April 26, 2004

By Jerry Burke

Former Winnebago County district attorney Joe Paulus is now a convicted felon.  He pleaded guilty in court Monday to using the mail to accept bribes, and tax evasion.  Prosecutors said Paulus took $48,000 in bribes in exchange for reduced sentences, during his time as DA, mostly for drunk driving cases in 1998 and 1999.

When Action 2 News first reported the federal investigation in 2002, Paulus vehemently denied he had done anything wrong, and that the investigation would prove him right.

Paulus arrived at the federal court in Green Bay about 10 minutes early, when he said:

"It's a tough day for me and my family, but I'm here to take responsibility and move forward."

Paulus made little eye contact with the many media people who were here to cover his court appearance.  His lips remained pursed as he went through the security check before going into the courtroom.

In the federal courtroom, where cameras are not allowed, Paulus shook hands with the U.S. Attorney who filed the charges against him.  The only time he seemed to get agitated was when federal judge William Griesbach began talking about sentencing.  Then, even though he was sitting, Paulus' legs shook noticeably.

Paulus is facing up to eight years in prison, but his attorney said it will probably be less.  As part of his plea, he must surrender his law license and can never hold public office again.
"The guidelines would suggest something in the range of 33 months," said Franklyn Gimbel. 
Gimbel also issued a statement on Paulus's behalf.

"I understand that I am going to prison.  I understand that I will surrender my right to practice law anywhere in the country. I understand that I will be a convicted felon and carry that stigma for the rest of my life," the statement said.

Several people who blew the whistle on Paulus attended the hearing, including one of Paulus' former assistants.  E.J. Jelinski says he's convinced the federal investigation is just the tip of the iceberg and that what Paulus did illegally didn't just happen during two years.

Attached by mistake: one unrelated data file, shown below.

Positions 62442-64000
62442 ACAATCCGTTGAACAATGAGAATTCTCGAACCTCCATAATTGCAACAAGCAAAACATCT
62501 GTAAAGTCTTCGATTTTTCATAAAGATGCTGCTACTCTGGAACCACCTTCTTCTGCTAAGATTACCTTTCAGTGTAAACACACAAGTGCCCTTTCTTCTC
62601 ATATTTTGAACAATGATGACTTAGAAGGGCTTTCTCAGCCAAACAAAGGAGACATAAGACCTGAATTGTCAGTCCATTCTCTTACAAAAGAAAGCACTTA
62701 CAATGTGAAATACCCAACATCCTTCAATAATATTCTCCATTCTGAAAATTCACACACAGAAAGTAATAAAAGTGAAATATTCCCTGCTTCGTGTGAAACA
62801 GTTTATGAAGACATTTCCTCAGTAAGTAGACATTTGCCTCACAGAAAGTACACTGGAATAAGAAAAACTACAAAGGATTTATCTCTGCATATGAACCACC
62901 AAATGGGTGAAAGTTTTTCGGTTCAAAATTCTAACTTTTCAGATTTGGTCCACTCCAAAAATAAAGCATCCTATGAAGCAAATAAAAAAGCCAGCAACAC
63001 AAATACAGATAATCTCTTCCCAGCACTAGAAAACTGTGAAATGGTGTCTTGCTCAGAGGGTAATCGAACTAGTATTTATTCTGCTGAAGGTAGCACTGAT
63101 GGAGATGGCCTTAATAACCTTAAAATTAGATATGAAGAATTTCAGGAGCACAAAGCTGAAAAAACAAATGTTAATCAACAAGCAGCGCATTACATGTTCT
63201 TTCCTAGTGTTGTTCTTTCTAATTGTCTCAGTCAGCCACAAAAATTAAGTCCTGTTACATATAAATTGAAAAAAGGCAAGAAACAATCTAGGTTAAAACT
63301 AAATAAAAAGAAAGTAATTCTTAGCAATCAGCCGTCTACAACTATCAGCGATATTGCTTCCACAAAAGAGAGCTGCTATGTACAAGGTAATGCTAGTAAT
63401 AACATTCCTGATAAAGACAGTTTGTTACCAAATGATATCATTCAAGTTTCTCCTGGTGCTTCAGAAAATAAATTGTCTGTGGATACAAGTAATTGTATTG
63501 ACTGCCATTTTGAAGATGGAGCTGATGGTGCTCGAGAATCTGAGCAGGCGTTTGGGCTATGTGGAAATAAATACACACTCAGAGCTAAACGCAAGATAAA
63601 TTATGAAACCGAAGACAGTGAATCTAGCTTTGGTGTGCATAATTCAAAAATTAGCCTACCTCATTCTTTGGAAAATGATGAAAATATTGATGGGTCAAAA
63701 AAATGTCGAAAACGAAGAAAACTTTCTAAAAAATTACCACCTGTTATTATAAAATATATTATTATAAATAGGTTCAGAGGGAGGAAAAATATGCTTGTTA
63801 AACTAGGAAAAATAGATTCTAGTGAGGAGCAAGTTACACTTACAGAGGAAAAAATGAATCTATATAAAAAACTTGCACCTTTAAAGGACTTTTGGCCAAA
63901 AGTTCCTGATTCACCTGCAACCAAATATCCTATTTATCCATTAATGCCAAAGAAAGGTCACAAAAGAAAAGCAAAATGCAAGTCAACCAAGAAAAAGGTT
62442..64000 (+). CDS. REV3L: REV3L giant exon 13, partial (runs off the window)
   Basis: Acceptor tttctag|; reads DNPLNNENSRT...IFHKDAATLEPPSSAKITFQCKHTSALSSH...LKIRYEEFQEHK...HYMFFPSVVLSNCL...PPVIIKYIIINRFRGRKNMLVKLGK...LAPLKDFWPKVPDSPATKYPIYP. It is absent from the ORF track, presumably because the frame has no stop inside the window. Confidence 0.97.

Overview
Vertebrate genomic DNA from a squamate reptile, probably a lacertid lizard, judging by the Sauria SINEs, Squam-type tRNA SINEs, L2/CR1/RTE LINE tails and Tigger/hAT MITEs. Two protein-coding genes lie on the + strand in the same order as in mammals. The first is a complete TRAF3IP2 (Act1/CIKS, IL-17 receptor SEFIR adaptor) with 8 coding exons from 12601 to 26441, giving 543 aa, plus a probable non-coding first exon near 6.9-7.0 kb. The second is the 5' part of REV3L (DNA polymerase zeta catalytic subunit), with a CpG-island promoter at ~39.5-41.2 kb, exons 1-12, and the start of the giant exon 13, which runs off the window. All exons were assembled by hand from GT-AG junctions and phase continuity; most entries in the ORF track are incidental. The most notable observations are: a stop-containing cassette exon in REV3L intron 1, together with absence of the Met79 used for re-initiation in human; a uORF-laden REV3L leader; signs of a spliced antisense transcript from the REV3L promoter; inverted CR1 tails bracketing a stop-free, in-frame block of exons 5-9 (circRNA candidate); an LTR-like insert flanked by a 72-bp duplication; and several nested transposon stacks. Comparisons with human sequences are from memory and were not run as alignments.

"I don't believe it is, and I don't believe we know all of the players who are involved," Jelinski says, "but this conspiracy needs to be dugout root and branch and burned so that this never happens again."

Menasha police officer Ann Gollner is the one who blew the whistle on Paulus, after which Paulus tried getting her fired.  Ann and her husband both attended today's hearing. 

"We both needed to hear him say he was guilty," she says, "and it doesn't go any more than that.  It's a part that we need to move on, and I feel we're ready to do that after sitting through the hearing today."

Paulus left the courthouse quickly following today's hearing.  He'll remain free until his July 22nd sentencing.  However, Monday's plea does not prevent the state from also pursuing charges against him.

"I certainly don't intend to duplicate everything that federal authorities have already done," says state assistant attorney general Dan Bach, "and I don't know there's any need to do that, but as I've said, we intend to focus on state offenses that may not have been involved or the focus of the federal investigation."

Police/Prosecutor Misconduct
Truth in Justice